PICEANCE CREEK — The frenzied cows circled recklessly in a dust cloud, desperately searching for their missing calves amid a tangled maze of sagebrush on a mountain slope.

Their high-pitched wails were like nothing Susan Robinson had ever heard in five decades of working her mountain ranch in Rio Blanco County, and the pitiful bellowing left her frightened and nauseous.

Boot prints in the dirt told her what she had already suspected: Someone had stampeded her prime Black Angus cattle through a barbed-wire fence, driving them away from windmill-fed water holes and leaving them parched, injured and separated.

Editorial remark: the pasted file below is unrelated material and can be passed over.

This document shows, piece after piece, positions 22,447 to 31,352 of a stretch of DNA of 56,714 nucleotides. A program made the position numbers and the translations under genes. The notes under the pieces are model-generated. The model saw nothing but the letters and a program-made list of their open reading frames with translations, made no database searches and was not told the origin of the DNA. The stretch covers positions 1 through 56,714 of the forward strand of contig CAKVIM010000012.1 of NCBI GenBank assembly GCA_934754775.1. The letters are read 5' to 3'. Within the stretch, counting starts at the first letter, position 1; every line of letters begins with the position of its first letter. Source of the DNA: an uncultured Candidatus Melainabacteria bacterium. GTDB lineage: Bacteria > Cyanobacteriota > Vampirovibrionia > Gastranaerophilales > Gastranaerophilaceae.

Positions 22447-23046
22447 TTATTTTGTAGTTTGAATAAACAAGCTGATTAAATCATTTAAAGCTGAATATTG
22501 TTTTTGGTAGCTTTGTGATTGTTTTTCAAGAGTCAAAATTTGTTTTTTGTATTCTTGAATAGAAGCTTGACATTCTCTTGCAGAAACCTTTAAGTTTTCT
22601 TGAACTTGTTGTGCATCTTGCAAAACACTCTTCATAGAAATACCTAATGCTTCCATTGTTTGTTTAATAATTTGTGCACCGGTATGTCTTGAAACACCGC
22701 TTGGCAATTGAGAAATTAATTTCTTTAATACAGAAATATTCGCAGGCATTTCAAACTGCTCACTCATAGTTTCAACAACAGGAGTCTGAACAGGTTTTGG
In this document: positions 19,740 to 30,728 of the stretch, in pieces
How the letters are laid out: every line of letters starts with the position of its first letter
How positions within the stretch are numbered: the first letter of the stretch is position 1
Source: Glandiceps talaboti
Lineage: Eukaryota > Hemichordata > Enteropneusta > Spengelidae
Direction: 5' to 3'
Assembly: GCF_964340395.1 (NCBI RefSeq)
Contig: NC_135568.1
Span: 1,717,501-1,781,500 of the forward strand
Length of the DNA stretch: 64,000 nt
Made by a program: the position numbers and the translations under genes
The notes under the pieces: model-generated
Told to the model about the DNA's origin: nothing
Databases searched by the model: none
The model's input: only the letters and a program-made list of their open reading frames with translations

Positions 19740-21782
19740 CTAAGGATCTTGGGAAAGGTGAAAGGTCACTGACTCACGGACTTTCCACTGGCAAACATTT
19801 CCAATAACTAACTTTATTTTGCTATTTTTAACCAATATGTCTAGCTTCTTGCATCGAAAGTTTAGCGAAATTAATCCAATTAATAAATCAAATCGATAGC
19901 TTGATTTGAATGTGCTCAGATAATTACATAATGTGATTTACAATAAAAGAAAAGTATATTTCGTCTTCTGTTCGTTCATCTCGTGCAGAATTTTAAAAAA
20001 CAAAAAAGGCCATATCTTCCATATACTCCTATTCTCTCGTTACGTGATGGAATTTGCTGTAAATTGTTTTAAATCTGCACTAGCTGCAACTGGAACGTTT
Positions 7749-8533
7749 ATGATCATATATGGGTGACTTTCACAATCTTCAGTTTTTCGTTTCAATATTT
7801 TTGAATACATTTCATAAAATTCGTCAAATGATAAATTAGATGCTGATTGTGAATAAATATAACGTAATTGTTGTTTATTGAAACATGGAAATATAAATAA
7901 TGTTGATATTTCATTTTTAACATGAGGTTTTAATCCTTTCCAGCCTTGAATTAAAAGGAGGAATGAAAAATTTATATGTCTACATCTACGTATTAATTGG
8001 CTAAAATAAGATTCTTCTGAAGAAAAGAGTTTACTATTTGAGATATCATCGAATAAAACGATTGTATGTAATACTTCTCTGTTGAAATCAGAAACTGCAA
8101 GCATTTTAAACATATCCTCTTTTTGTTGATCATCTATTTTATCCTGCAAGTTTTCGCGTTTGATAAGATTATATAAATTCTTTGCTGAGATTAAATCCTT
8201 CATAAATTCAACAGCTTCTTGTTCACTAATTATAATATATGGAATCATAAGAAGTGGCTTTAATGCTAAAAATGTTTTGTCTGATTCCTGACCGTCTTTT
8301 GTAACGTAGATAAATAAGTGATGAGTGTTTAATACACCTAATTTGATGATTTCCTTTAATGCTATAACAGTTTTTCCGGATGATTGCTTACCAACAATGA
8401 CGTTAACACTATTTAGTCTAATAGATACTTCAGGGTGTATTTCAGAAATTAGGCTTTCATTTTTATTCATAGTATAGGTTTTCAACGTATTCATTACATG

It was the latest in a series of what Robinson considers cruel provocations aimed at forcing her and her livestock off land the family has ranched for more than a century.

The Robinsons have used barbed wire, guns and gumption to protect their land and livestock since the early 1910s, when Joseph Robinson drove thousands of sheep from Paraguna, Utah, to Rifle. They survived the sheep and cattle wars, the Depression and countless trespassers.

But now the family faces a new adversary, one with deep pockets, a high-powered Denver law firm and a determination to explore and drill beneath the pastureland.